Vitriol are a death metal band from Portland, Oregon. Their debut EP, Pain Will Define Their Death, drops November 10th. Here’s hoping that next year they drop a full-length record. And perhaps another the year after that. Same the following year. So on and so forth. Mark your calendars, tune your EQ to “Deadly”, and prepare yourself for abject disappointment, because this EP only has three songs and that isn’t nearly enough music from this monumentally talented band. We need more of this, dammit, and we need it NOW!
The year is 2017. The world as a whole has fallen on rough times at the moment: economic and political meltdown seems to threaten every corner of the globe, our climate is warming up and few, if any, of the responsible parties acknowledge this, let alone make plans to prevent…
Sometimes I listen to albums and mini-movies play in my head. Narratives that to me encapsulate the sound, the feeling, of the music I am listening to. Spectral Voice has been doing this to me for years, with demo after demo of evocative, strangling death-doom that conjures images and stories that transcend the boundaries of my typically limited imagination. Their debut full-length album, Eroded Corridors of Unbeing, is no exception. In fact, it is the apex of everything the band have thus far released. It is cavernous, ethereal, terrifying, expertly performed, compositionally sound, and an utter masterpiece of death-doom glory. This is music that soundtracks nightmares of spiteful aliens, burning space stations, decaying planets, and the coming of the end of all things. It is music constructed for the dark. Prepare yourself accordingly.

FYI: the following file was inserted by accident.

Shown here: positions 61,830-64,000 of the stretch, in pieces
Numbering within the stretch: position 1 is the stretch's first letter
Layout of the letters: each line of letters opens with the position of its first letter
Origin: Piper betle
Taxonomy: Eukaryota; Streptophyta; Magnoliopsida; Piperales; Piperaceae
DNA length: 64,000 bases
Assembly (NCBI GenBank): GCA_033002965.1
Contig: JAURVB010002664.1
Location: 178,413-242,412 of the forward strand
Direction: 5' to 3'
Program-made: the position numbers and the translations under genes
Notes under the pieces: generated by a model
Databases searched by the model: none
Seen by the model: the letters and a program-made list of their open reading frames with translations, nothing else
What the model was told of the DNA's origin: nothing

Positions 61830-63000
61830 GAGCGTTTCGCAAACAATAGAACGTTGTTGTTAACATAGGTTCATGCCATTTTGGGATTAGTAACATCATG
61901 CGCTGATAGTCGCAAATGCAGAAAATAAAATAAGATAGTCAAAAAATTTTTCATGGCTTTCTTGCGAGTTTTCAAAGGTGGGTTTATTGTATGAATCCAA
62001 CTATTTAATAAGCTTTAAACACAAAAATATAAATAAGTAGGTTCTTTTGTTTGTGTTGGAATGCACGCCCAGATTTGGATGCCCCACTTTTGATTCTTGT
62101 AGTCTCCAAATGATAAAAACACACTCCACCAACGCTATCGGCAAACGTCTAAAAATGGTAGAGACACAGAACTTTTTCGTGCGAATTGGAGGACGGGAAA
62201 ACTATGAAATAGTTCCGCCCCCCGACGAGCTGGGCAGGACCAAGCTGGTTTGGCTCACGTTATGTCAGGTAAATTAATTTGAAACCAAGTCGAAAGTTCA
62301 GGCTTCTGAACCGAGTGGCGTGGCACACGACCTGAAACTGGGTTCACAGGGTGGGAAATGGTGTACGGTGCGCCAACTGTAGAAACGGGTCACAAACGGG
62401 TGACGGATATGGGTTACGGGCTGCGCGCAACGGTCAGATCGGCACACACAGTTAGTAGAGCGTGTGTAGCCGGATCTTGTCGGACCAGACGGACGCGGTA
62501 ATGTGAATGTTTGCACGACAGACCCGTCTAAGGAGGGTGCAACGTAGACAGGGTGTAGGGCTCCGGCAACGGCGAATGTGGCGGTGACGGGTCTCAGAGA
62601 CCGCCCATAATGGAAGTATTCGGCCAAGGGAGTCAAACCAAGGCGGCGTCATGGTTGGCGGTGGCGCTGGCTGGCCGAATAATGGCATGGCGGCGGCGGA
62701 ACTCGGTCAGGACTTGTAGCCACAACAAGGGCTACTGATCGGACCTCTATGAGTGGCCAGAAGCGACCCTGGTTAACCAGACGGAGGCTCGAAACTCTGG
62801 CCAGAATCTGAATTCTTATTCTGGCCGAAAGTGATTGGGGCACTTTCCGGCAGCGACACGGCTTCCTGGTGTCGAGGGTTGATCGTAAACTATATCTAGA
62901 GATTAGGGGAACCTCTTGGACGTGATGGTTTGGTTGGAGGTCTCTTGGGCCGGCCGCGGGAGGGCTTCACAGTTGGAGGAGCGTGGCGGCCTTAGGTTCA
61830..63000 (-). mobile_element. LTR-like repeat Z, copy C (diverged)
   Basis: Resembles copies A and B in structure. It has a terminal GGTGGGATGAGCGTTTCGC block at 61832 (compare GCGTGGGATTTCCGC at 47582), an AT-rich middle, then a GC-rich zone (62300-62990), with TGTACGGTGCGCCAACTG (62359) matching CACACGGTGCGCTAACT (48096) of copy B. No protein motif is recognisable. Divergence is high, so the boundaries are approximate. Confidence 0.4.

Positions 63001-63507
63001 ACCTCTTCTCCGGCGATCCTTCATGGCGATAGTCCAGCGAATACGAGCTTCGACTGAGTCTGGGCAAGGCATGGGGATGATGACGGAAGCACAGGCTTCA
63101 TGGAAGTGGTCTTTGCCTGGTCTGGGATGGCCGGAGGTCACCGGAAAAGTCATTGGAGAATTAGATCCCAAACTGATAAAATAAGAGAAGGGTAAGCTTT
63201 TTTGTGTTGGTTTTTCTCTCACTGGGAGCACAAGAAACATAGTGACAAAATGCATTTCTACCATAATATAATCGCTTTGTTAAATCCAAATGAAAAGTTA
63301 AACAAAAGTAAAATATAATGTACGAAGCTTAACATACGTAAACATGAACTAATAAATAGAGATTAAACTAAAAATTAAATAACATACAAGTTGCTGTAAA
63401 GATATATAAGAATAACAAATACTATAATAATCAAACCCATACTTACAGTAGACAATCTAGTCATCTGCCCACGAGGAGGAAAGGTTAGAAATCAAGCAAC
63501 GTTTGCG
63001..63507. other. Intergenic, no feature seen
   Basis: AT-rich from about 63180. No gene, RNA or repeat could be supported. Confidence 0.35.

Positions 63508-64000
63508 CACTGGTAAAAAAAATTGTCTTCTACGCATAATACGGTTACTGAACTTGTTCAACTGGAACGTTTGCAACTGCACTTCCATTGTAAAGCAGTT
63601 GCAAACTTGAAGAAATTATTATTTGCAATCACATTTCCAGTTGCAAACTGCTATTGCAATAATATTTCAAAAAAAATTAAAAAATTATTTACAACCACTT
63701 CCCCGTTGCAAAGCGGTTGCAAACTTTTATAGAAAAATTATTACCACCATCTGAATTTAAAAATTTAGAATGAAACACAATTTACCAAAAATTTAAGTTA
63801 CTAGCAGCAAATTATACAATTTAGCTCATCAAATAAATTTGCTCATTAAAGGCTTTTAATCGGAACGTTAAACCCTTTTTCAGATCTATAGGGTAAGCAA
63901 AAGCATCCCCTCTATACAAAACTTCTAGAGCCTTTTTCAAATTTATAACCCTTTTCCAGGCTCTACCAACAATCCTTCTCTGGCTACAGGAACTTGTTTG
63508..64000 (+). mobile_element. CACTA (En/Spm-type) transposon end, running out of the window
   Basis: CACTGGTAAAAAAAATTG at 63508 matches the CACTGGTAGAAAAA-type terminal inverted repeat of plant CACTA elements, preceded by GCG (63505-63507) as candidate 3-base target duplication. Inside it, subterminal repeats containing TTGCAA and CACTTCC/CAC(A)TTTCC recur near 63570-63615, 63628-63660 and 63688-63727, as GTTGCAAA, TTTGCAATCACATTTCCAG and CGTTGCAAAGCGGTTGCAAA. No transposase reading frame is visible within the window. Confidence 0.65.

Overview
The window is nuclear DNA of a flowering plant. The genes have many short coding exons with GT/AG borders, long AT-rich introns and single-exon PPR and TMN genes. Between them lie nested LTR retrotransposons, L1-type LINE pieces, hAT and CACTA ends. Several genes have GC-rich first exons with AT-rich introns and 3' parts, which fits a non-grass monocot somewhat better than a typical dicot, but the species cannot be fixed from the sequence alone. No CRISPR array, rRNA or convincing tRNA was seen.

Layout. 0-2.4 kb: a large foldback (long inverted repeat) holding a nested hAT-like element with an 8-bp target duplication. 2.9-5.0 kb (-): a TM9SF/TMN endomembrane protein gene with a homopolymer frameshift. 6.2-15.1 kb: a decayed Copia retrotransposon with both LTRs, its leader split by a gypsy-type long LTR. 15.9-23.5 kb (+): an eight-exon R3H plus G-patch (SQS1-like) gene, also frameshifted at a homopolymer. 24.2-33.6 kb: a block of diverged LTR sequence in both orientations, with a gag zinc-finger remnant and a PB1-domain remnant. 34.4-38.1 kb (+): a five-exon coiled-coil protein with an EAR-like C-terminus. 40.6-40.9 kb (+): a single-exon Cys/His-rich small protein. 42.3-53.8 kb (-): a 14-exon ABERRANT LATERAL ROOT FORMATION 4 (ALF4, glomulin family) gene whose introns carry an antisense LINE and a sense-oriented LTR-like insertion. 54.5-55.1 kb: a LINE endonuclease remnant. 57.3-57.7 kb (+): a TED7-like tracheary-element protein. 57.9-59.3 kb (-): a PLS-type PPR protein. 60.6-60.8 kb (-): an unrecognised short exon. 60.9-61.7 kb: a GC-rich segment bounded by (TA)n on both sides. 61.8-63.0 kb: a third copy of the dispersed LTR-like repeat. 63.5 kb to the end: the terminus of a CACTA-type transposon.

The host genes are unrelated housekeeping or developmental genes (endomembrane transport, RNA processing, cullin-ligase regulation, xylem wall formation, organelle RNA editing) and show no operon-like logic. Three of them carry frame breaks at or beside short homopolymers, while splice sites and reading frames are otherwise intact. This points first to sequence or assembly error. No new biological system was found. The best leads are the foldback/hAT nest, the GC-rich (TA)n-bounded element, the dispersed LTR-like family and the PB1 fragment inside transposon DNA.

If the story of 1980 to 1984 was how NWOBHM (and more specifically, Iron Maiden) awoke metal from its dormancy to tear the boundaries of popular music, then 1985 – 1987 is about the coronation of thrash metal atop the metal throne, and the subsequent underground rumblings of a closely linked cousin, a blood brother faster, more brutal, and more astonishing — death metal.
Welcome back to Genre Genesis. For newcomers, here’s a brief overview of how this works. Four of the other editors – Nick, Scott, Jonathan, and Eden – have partners who are, shall we say, not nearly as invested in heavier music as we tend to be, and so their knowledge…
Old school death metal is in a state of resurgence unprecedented in the subgenre. Father Befouled, Necrowretch, Dead Congregation, Undergang, Portal, and a seemingly bottomless list of other bands have released record after pounding, flesh-tearing record heralding back to Incantation’s doom-laden, suffocating death metal, or Immolation’s fire-breathing aggression. The early 90s is a period of inspiration for many a young death metal band, and especially so for Necrovorous, whose new album Plains of Decay desecrates the shrines of old to create a death metal sound that is both incredibly aggressive and filthy on an unsettling level. If you hate this sound, go find another review of a record you may enjoy. If death metal that venerates its forebears is up your alley, prepare yourself. This record is quite good.